With a genetic diagnosis, the counseling ophthalmologist should outline the options available for family planning. Some people may accept a high statistical risk and choose to have children. This decision is based on how they perceive the social and psychological challenges of the disorder. Attitude toward reproduction may be considerably different, for instance, for a female carrier of protanopia than for a female carrier of X-linked RP or choroideremia, even though the statistical risk for an affected son is the same for each carrier. Some may elect to delay childbearing in the hope of future medical advances. For a variety of personal and ethical considerations, others may opt for contraception, termination of pregnancy, sterilization, and/or adoption.
Artificial insemination by a donor is a useful option in family planning if the father has a dominant disease or if both parents are carriers of a biochemically detectable recessive disorder. However, it is clearly not applicable if the mother is the carrier of an X-linked or mitochondrial disorder or if the mother is the individual affected by an autosomal dominant mutation. Finally, donor eggs, donor embryos, and surrogate motherhood—where these options are available—may be alternatives for some families.
In some circumstances, an individual or a couple may use the results of genetic testing and consider prenatal testing or in vitro fertilization (IVF) technology with preimplantation genetic diagnosis (PGD) to avoid recurrence in their children. Knowledge of these options and of the potential ethical, social, and cultural issues they raise is important for clinicians.
Prenatal diagnosis (PND) with amniocentesis or chorionic villus sampling (CVS) for biochemically identifiable disorders (eg, Tay-Sachs disease, many mucopolysaccharidoses, and more than 100 other diseases) is useful in the proper genetic scenarios.
Other possible indications for PND include
advanced maternal age or positive results from prenatal screening, which both carry an increased risk of chromosomal abnormalities
elevated maternal serum α-fetoprotein, suggesting a neural tube defect
presence of soft markers or fetal abnormalities that could suggest a chromosomal abnormality or a genetic disease
presence of a familial disease detectable by DNA analysis
Amniocentesis is usually performed at 15–16 weeks of gestation, when enough fluid and cells can be obtained for culture and the maternal risk of abortion is relatively low. The risk of spontaneous abortion or fetal morbidity from the procedure is approximately 0.5%. Earlier PND of chromosomal abnormalities, at about 10 weeks of gestation, is available through the use of CVS. In this procedure, tissue from the placenta is obtained under ultrasound visualization. It is then cultured and karyotyped in a manner similar to that used for amniocentesis. As a first-trimester procedure, CVS allows earlier diagnosis and can lead to earlier and thus safer pregnancy termination. The rate of spontaneous abortion associated with this procedure is estimated at 1%–2%.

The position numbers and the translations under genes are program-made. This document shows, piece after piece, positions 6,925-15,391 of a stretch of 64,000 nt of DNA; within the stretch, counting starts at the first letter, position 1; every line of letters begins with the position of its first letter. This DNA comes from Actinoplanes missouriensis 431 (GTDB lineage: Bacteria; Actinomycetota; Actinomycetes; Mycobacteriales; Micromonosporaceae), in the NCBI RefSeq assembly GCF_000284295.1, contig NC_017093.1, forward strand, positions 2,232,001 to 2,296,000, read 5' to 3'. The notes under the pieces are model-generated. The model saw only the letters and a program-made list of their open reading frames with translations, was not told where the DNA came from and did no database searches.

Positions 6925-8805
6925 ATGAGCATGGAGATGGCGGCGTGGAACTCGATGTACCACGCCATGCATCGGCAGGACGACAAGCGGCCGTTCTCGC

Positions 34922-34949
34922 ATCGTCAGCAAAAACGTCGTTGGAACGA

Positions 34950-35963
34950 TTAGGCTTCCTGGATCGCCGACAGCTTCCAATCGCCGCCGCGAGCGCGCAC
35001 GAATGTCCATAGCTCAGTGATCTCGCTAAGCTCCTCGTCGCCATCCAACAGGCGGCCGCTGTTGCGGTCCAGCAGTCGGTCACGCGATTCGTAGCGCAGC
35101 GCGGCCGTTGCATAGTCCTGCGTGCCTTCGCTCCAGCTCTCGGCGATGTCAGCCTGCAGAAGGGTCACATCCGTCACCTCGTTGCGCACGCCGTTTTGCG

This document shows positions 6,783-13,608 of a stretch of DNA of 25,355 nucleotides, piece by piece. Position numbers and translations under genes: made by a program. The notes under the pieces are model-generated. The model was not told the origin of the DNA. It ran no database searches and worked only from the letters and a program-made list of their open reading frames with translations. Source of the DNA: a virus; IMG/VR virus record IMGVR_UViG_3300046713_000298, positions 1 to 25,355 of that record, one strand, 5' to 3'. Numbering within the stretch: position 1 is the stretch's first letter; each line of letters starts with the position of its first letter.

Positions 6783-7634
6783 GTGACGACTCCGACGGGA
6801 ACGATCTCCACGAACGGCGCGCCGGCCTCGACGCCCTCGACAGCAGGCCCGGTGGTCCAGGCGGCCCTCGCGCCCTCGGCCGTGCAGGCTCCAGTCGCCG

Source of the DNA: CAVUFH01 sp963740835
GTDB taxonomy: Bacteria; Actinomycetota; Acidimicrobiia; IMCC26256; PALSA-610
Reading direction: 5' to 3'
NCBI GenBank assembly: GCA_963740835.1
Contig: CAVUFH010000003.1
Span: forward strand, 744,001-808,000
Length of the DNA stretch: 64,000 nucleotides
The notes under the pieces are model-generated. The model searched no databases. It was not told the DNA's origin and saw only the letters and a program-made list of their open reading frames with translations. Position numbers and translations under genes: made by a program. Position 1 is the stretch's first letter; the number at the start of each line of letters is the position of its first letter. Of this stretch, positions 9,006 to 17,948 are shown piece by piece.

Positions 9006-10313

Cell-free fetal DNA (cffDNA), sometimes called noninvasive prenatal screening, is a new technique to examine fetal DNA in the maternal bloodstream. CffDNA is being developed to allow PND without the risks associated with CVS or amniocentesis.
Couples who elect PND in the form of either CVS or amniocentesis may face considerable anxiety about complications, such as pregnancy loss, waiting time to obtain the genetic results, and, potentially, the difficult decision of whether to terminate an affected pregnancy—a dilemma that couples are aware they may face repeatedly with each consecutive pregnancy.
Preimplantation genetic diagnosis
Preimplantation genetic diagnosis (PGD) has the advantage of enabling selection of unaffected embryos through testing prior to implantation. Embryos are created using intracytoplasmic sperm injection (ICSI), in which a single sperm is injected into each egg in an attempt to achieve fertilization. On day 3, when each embryo consists of 6–8 cells, 1 cell (blastomere) is removed per embryo. DNA is extracted from these cells and amplified using fluorescent polymerase chain reaction (F-PCR) to make millions of copies of the relevant region of DNA. This region is then sequenced to provide a reliable diagnosis of the status of the genetic mutation in each embryo. Unaffected embryos are transferred to the uterus on day 4 or 5. Usually, no more than 1 or 2 embryos can be transferred, to avoid the possibility of multiple births.
PGD is acceptable to many couples and, for some, it represents a valuable alternative to PND. For some couples with a moral or religious objection to pregnancy termination and who are at risk of having a child with a genetic condition, this technique may provide the opportunity to have an unaffected child. However, PGD may be associated with stress and anxiety for couples similar to that discussed earlier. Other concerns include the high cost of IVF and genetic testing (often not covered by insurance) and the low IVF pregnancy rates. PGD has raised ethical issues about embryo destruction and sex selection. Furthermore, the issue of eugenics (selection for perceived favorable nonmedical traits) has also been debated. Just as diseases differ among individuals, so do the concerns and beliefs of different parents; thus, the acceptability of different reproductive technologies should be discussed with each couple.
Excerpted from BCSC 2020-2021 series: Section 2 - Fundamentals and Principles of Ophthalmology. For more information and to purchase the entire series, please visit https://www.aao.org/bcsc.